Involvement without Interference: How Grandparents Negotiate Intergenerational Expectations in Relationships with Grandchildren

By Breheny, Mary; Stephens, Christine et al. | Journal of Family Studies, August 2013 | Go to article overview

Involvement without Interference: How Grandparents Negotiate Intergenerational Expectations in Relationships with Grandchildren


Breheny, Mary, Stephens, Christine, Spilsbury, Lorraine, Journal of Family Studies


ABSTRACT: Grandparents play a key role in many families. Examining talk about grandparenting provides a way to understand expectations structured by family roles and wider societal expectations. In this study, 29 grandparents talked about their experiences of grandparenting in New Zealand Participants described the joys and wonder of grandparenting, however, boundaries must be continually negotiated or conflict can occur. Participants described governing their behaviour according to the need to balance connection with their grandchildren and the rights of their adult children to raise children in accordance with their own values. Grandparents constructed relationships with grandchildren as demonstrations of involvement without crossing boundaries into interference. To achieve this, the contemporary grandparent--grandchild relationship was described as based on caring and companionship. Tensions between involvement and interference provide a framework through which grandparents monitor and balance an appropriate level of interaction with grandchildren and may constrain their ability to intervene in family difficulties.

KEYWORDS: grandparents, grandchildren, independence, discourse analysis

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Grandparents play a key role in many families and the relationship between grandparents and grandchildren can be a special one (Harwood, 2004; Thiele & Whelan, 2006). Research suggests that there are benefits in well-being and morale for grandparents who participate and identify in their role as grandparents (King & Elder, 1997; Shapiro, 2004). The quality of the grandparent-grandchild relationship has also been found to be strongly related to the grandparent-parent bond. Some theorists suggest that the investment in grandchildren is primarily to seek reconnection with the child, rather than the grandchild (Friedman, Hechter, & Kreager, 2008). Others place the importance of the social role of companionate grandparent as providing a different form of status (Harwood, 2004). Participation in the grandparent role helps construct evidence for the older individual's active participation in social life, strong family ties, and in particular for their position as a productive member of both the family, and society.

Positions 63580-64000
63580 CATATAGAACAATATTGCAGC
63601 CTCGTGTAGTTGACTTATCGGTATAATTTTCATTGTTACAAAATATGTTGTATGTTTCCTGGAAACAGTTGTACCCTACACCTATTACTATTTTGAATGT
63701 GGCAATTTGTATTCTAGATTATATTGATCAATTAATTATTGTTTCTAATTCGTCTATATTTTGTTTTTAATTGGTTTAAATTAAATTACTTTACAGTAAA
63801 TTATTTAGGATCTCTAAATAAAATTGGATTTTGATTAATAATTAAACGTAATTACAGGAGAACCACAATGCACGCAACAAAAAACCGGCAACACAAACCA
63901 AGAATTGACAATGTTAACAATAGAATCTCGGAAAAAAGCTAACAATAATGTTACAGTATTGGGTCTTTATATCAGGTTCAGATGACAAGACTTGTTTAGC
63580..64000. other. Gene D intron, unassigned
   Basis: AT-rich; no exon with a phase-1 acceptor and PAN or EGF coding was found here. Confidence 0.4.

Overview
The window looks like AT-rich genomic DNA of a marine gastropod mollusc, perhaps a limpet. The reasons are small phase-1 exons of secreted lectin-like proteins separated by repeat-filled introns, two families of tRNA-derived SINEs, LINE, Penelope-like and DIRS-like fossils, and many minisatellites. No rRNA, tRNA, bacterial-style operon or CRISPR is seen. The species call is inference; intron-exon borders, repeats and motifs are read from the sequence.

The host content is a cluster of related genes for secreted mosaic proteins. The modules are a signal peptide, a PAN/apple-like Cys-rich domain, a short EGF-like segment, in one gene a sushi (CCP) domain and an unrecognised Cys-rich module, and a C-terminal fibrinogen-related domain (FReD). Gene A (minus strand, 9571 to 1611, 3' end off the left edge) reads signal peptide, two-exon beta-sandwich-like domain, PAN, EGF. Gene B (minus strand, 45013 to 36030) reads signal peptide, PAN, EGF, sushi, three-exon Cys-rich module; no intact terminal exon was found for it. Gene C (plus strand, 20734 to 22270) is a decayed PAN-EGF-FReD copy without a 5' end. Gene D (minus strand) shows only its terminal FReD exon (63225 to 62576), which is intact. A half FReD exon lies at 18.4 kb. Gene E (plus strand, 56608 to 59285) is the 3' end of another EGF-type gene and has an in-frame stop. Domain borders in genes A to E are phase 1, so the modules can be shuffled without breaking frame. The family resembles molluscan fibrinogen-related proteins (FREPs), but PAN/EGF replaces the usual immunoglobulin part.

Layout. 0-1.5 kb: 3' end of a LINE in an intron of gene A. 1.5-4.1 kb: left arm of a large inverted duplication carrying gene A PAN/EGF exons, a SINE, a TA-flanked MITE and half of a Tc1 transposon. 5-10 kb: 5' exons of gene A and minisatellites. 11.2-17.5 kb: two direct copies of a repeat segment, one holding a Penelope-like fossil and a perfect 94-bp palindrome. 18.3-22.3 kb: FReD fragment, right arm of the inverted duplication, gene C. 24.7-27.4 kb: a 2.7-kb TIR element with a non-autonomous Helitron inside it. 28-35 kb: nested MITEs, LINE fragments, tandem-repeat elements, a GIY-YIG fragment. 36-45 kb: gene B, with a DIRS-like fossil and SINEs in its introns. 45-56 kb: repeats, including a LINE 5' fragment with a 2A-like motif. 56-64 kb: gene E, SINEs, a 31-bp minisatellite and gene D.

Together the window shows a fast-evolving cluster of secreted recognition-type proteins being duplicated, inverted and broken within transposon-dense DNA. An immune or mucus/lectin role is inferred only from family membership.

Although grandparenting is often reported to be a positive experience, grandparenting has become complex as contemporary family structures change (Gauthier, 2002; Kemp, 2004). As mothers of young children are increasingly involved in the paid workforce, the role of grandparents has changed. Many grandparents provide childcare for their grandchildren on a regular or irregular basis, often because of parental work commitments (Kerslake Hendricks, 2010). In the context of the widespread valorisation of family care, grandparents become a common choice enabling both family care and working parents. Some grandparents reported difficulty in turning down requests for childcare, indicating that childcare is a socially prescribed obligation of the contemporary grandparent role.

Changes in family structures are governed by powerful social and cultural expectations that influence how rights, responsibilities and emotions are played out in family life. Such social roles and expectations are not separate, but work together in contrasting and complementary ways to shape expectations and identity. Although family relationships are intensely personal relationships that reflect affection and intimacy; they also reflect socially and culturally prescribed obligations to others (Breheny & Stephens, 2012). Thus, caring is a moral practice, informed by socially shared norms. Expectations and judgements of behaviour within relationships are based on these shared norms or ideologies. Pahl (2007) describes how these ideologies include the roles, responsibilities, and appropriate behaviour of individuals within families according to age, gender and family position. Pahl's notion of the moral economy of family life can be usefully applied to understand the construction of grandparenting and the ways that rights and responsibilities of grandparents are shaped between generations. …

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